Alex Ruther is an opinion columnist for Mustang News and journalism senior. The views expressed in this article do not necessarily reflect those of Mustang News.

When I submitted my federal student loan forgiveness application in October 2022 I was hopeful yet hesitant. I wasn’t sure if I would qualify out of the millions of other Americans who also borrowed federal loans. But a month later when I received an email stating that I qualified, I was ecstatic at the possibility of having some of my federal loans forgiven. 

Growing up, I was told by my parents and teachers that I needed to go to college to get a degree and a career, and then I would live a successful and happy life — but the part they forgot to include was the thousands of dollars of debt that would follow me with my career and life out of college. 

My parents didn’t have the money to pay out of pocket to send me to college and I didn’t grow up with a “college fund” either, so I had to pay for my whole college education through federal loans, grants and scholarships.

On Tuesday, Feb. 28 the Supreme Court held the oral arguments for the Student Loan Relief Plan. The plan would forgive up to $20,000 for qualified federal student loan borrowers if approved by the Supreme Court. 

The Student Loan Forgiveness Plan needs to be approved by the Supreme Court, because this plan could help millions of current and past students who are struggling to pay off their student debts while trying to afford the cost of living in a time of inflation. 

Biden has been able to create this program through the Higher Education Relief Opportunities for Students (HEROES) Act of 2003, which was passed to help alleviate the hardships student loan borrowers could face in times of national emergencies. 

In 2020 the Secretary invoked their authority to waive or modify the student loans program in response to the COVID-19 pandemic by waiving the repayment obligation through the HEROES Act.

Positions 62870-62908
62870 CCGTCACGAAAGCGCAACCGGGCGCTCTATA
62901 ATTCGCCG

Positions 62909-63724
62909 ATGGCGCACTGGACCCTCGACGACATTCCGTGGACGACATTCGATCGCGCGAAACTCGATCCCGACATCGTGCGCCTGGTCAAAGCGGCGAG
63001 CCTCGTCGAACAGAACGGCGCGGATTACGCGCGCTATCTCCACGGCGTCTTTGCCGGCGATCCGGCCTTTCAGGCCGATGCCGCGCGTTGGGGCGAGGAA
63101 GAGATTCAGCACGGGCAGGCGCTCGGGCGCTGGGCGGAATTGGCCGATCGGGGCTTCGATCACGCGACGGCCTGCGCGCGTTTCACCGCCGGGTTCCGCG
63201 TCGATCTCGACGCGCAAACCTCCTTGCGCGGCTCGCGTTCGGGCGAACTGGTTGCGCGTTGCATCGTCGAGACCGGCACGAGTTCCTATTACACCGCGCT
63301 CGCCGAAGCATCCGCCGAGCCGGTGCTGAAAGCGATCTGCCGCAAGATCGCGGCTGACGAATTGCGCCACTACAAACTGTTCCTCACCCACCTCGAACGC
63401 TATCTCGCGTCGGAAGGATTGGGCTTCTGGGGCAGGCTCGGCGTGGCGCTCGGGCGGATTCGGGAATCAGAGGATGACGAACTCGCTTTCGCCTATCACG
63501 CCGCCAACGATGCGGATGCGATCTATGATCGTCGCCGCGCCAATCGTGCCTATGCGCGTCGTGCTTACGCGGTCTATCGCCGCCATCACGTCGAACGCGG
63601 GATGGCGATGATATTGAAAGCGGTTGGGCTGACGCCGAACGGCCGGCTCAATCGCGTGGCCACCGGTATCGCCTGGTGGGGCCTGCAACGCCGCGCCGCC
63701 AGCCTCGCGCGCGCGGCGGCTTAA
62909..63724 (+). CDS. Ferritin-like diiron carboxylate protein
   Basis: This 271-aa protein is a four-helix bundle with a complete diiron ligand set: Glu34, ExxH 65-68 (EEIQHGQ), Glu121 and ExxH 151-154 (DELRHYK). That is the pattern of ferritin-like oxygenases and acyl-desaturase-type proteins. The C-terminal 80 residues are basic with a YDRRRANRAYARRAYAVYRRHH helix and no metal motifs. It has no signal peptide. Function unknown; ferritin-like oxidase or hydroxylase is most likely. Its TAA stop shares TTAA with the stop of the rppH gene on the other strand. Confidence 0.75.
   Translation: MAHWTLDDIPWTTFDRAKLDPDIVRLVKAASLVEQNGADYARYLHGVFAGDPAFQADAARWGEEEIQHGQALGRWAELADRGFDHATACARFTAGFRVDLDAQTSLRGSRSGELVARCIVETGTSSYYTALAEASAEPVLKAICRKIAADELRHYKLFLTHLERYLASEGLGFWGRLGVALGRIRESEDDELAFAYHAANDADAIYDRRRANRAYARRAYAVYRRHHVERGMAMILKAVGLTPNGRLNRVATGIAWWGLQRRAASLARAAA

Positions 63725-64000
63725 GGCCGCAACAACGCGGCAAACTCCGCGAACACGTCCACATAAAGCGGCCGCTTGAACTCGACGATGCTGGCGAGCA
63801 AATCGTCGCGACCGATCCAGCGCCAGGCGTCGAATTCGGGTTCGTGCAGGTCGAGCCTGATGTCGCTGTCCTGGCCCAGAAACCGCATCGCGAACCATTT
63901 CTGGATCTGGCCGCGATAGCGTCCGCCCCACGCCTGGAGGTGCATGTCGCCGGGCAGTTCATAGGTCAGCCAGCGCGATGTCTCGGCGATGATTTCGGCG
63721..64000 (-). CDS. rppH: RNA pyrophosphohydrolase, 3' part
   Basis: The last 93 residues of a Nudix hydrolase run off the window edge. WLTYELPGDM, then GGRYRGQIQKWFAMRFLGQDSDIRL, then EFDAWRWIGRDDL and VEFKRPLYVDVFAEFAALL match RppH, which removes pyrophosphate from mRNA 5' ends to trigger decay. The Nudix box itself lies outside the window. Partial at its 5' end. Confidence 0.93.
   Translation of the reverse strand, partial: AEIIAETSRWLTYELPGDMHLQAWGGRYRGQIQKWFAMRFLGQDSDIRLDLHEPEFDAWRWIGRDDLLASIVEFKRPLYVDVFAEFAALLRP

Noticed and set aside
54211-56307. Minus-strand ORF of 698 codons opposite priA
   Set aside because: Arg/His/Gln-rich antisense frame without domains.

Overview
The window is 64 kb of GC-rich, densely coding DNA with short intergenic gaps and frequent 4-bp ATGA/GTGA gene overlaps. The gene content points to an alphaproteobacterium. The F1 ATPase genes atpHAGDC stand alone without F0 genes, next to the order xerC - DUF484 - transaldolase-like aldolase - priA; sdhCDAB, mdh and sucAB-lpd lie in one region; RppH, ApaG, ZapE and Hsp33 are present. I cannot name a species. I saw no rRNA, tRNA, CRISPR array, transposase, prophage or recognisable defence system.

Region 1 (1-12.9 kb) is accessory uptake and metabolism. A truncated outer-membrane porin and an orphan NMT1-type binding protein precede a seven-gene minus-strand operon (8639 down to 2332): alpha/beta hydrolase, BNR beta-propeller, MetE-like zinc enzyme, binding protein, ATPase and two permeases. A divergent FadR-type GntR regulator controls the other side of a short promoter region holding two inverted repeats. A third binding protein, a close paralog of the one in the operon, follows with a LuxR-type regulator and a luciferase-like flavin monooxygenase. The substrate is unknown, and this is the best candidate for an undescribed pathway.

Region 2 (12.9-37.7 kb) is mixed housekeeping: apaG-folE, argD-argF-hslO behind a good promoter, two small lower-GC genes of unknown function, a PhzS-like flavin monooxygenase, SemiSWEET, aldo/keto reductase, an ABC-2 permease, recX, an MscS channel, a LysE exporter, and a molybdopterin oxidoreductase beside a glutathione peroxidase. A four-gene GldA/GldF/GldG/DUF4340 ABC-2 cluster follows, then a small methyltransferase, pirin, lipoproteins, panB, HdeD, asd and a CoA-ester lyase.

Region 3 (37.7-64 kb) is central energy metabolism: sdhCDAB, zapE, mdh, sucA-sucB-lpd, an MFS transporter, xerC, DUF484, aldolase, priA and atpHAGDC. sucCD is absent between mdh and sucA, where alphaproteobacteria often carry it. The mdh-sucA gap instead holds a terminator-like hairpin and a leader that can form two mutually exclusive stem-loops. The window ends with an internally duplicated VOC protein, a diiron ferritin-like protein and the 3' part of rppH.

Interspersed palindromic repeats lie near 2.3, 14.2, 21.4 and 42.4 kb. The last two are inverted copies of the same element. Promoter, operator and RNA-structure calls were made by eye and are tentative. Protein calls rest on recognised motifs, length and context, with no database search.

Through the use of the HEROES Act, on Aug. 24, 2022 President Biden announced the Student Loan Relief Plan which would assist low-to-middle income student borrowers to be able to afford college educations by reducing or eliminating up to $20,000 of debt. 

The Supreme Court agreed to review the Student Relief Plan after two separate lawsuits were filed in the lower courts shortly after the plan was announced. The first lawsuit included six states that are against the program, and the second suit was brought by two students, one who was found ineligible and another who didn’t receive the full $20,000 of debt relief. 

According to the Education Data Initiative, as of 2023, “the average public university student borrows $31,410 to attain a bachelor’s degree,” and “the average federal loan debt balance is $37,574.”

The thought of graduating college with less debt than I anticipated felt relieving and exciting. As a college student with five years of student debt I was stressed about how long I would be paying my loans off after graduating, even with working a career that offered a salary.

Most entry-level careers require at minimum a bachelor’s degree while some even recommend higher degrees of education, which leaves some college students with no other financial alternative but to borrow student loans in order to obtain the necessary degrees for a successful future. 

The catch is once a student earns the degrees and obtains a career they are left with thousands of dollars in student debt while trying to afford housing, medical, groceries and other essential living costs at the same time. 

Due to the cost of living being raised in 2023, most durable goods, energy products, and food prices will be increased by 8.7%, causing most people who can barely afford goods such as groceries and gas currently to continue to struggle. 

Because of the current political make-up of the Supreme Court, many people believe that the court will rule against the relief plan. I hope otherwise, because this plan would benefit millions of Americans young and old. 

Currently the program has been put on hold until the Supreme Court makes their decision hopefully later this year, but if the Supreme Court doesn’t come to a resolution by June 30, 2023 federal student loan borrowers will resume loan repayments 60 days after that date. 

If the Supreme Court approves this program later this year they could help alleviate at least 40 million Americans’ student debts across the United States if approved, and allow them to focus their finances on the current issue of affording to live in America.